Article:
Level of physical activity and duration of moderate-to-vigorous physical activity among youth with visual impairment Public Deposited

http://ir.library.oregonstate.edu/concern/graduate_thesis_or_dissertations/tb09j828v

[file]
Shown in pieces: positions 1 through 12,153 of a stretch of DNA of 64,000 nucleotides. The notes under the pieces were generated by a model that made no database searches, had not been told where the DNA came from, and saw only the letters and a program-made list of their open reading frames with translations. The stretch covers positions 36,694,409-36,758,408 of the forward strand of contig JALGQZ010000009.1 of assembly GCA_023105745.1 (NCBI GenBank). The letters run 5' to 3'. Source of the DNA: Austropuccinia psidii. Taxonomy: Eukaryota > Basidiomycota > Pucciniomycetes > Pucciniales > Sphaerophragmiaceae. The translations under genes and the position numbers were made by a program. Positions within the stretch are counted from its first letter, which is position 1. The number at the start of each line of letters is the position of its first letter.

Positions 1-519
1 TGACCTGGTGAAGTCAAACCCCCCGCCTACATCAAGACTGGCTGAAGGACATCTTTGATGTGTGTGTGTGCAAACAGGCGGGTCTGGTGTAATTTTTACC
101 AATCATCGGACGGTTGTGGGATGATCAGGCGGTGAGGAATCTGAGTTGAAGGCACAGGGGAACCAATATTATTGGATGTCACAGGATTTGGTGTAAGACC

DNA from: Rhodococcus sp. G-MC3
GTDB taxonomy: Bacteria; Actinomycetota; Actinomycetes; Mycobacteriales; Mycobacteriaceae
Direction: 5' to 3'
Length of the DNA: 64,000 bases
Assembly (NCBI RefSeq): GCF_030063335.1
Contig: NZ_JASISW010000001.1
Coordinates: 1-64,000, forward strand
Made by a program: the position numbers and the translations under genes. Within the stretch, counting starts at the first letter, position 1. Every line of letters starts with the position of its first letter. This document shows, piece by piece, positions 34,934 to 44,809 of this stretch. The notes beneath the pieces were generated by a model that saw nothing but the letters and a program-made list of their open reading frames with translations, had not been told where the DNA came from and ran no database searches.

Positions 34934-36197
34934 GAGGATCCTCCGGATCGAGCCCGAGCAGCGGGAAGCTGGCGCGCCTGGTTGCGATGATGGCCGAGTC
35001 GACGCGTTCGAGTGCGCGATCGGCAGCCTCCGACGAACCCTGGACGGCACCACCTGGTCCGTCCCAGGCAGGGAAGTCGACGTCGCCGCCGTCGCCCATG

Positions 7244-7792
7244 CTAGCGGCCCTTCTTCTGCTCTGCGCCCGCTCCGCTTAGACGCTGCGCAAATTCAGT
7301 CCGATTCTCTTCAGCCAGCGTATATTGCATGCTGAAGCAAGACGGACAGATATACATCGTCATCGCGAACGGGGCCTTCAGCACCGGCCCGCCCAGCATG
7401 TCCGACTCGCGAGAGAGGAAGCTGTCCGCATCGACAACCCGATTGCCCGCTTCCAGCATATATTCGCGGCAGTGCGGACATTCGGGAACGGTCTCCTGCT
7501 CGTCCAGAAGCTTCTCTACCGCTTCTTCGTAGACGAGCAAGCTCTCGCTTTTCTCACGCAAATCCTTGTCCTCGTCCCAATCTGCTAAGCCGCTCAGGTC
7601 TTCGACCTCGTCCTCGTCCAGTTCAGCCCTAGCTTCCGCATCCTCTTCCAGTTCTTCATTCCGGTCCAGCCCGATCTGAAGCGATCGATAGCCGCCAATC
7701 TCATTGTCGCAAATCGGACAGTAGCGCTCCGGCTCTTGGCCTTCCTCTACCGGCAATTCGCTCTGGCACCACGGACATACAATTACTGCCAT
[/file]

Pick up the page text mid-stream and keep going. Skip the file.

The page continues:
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  • Physical activity is increasingly recognized as a maj or component contributing to the promotion of a healthy lifestyle. Evidence exists that a physically active behavior is carried over from childhood to adolescents and possibly to adulthood. Limited research about the physical activity behavior of students with visual impairment is available, but likely essential for the development of primary health related intervention programs. The purpose of this study was to extend the previous research by examining the physical activity level as well as the duration of moderate to- vigorous physical activity within three distinct settings of the school environment. The second purpose was to examine the level of physical activity and the duration of moderate-to-vigorous physical activity in students with visual impairment between the week and the weekend setting. Fifteen youth between the ages of 11 to 18 with visual impairment and no additional physical disability participated in the study. Participants physical activity was assessed with the Actiwatch® for seven consecutive days. The level of physical activity was measured as the average movement counts per assessed days. The duration of moderate-to-vigorous physical activity was calculated based upon a previously determined cut-point to distinguish between sedentary-to-light and moderate-to-vigorous physical activity. The results of the repeated measure ANOVAs indicated that there were statistical differences within the school settings for the level of physical activity, F (1,13) = 29.13, p < .01, and for the duration of moderate-to-vigorous physical activity, F (1,13) = 33.53, p < .01. The highest amount of physical activity was found during physical education followed by recess and the regular classroom. This finding supports the importance of physical education and supports the focus of possible interventions within the school environment, which should focus on recess to increase the voluntary engagement in moderate-to-vigorous physical activity. The results of the 2x2 (gender X setting) repeated measure ANOVAs indicated that there were statistical differences for both physical activity variables between the school week and the weekend. No interactions with gender and settings were identified. This finding suggests to focus interventions and health-promotion on the parental environment, since the participants were less active during the weekend. The present study contributes information about the physical activity behavior and patterns of youth with visual impairment to the current literature. Future research needs to take place to determine which factors are predicting variables for physical activity in individuals with visual impairment. In addition, further research is needed to make reliable and valid statements about physical activity in this population.
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